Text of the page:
Defamation on the internet

We need to be careful with our actions on the internet.

The laws governing defamation on the internet are the same that govern defamation in other types of publications.
In addition to liability for defamatory material on your own website, you can also be found liable for posting defamatory material on other sites, including webpages such as Facebook or Wikipedia.

This is the case even if you are not the author or creator of the defamatory material. For example you may post a friends video on YouTube.

Even if you think that you are just expressing a personal opinion on a public issue, you may still be liable if you do not have a legitimate basis for your comments and your comments damage the reputation of an individual.

In New South Wales, there is a defence for innocent dissemination for subordinate distributors. This means that a defamation action can potentially be defended by both an Internet service provider and an Internet content host provided that:
• they were not the first or primary distributor of the material
• they were not its author or originator
• they do not have the capacity to exercise editorial control over the content before publication
• they did not know, all could not reasonably have known, that material was defamatory
• their lack of knowledge was not due to any negligence on their part
It is important to give notice, respond to a notice about potentially defamatory material promptly. If you are notified that you have posted defamatory material on a website you should immediately seek legal advice as to whether you may be liable for defamation.

If you consider that the material is defamatory, and you do not have a defence you should remove the material immediately.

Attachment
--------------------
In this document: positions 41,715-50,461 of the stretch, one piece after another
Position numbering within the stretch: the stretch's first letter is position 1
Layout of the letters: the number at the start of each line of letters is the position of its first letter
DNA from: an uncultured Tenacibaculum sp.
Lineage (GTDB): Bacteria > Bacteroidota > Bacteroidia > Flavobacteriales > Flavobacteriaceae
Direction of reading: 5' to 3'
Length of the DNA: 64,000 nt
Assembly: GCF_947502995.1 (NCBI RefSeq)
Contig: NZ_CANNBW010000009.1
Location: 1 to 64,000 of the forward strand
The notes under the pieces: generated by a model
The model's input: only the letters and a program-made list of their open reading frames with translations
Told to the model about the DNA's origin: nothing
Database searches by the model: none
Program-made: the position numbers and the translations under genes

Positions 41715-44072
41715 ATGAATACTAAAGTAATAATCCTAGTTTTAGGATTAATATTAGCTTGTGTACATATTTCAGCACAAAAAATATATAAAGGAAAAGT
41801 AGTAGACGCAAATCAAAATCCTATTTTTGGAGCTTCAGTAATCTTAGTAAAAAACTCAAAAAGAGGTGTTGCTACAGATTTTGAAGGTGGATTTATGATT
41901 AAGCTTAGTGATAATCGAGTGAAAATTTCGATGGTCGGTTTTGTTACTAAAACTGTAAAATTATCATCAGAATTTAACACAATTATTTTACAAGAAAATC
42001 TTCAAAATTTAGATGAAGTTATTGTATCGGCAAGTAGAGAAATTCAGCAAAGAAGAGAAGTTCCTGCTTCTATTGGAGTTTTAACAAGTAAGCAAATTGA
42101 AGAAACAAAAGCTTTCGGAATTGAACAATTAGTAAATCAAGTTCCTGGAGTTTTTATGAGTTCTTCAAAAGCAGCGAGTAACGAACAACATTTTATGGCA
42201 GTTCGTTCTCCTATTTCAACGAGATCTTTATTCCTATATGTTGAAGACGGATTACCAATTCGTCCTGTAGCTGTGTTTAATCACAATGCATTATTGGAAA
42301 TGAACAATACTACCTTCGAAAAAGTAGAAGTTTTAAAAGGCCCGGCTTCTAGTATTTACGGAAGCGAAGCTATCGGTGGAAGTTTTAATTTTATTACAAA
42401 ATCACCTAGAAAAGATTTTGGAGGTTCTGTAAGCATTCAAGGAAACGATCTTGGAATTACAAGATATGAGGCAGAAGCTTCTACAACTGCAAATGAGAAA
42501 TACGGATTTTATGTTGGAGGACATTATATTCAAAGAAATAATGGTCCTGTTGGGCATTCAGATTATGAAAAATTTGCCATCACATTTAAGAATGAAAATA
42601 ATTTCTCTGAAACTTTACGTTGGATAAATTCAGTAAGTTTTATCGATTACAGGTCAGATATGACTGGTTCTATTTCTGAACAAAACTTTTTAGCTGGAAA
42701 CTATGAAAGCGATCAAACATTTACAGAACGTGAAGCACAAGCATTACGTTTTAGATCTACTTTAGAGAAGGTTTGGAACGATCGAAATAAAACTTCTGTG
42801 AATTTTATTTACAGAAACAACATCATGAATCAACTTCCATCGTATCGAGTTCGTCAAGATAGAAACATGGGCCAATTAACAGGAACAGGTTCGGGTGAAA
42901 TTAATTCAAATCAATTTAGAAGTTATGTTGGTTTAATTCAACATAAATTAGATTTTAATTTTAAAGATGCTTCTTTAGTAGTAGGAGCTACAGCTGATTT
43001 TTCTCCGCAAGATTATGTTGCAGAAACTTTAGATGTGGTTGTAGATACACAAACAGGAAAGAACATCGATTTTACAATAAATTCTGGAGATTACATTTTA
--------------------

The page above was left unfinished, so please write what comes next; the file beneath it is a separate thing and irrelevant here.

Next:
Offer to resolve
If someone alleges that you have defamed to them, you can make an offer to make amends. You must do so within 28 days of receiving a written notice of the complaint.
The offer to make amends must also be in writing and must include:
• an offer to publish a reasonable correction
• an offer to pay expenses reasonably incurred by the complainant to the time of the offer.
If your offer is accepted, the matter ends there. If your offer is rejected and you are taken to court, the court may reduce any damages payable provided your offer was reasonable.
It is important to note that if you publish an apology, an apology cannot be used against you as an admission of liability. Also, if the defamation claim is successful, an apology may help to reduce your damages.

By Bernard McAuley
McAuley Hawach Lawyers
11 Fennell Street, Parramatta NSW 2124
Telephone: (02) 9633 1826
Web: www.mcauleyhawach.com.au
Email: reception@mcauleyhawach.com.au

The information in this publication is of a general nature and is not intended to address the circumstances of any particular individual or entity. Although we endeavour to provide accurate and timely information, we do not guarantee that the information in this publication is accurate at the date it is received or that it will continue to be accurate in the future. We are not responsible for the information of any source to which a link is provided or reference is made and exclude all liability in connection with use of these sources. If you do not wish to receive newsletters from us, please let us know.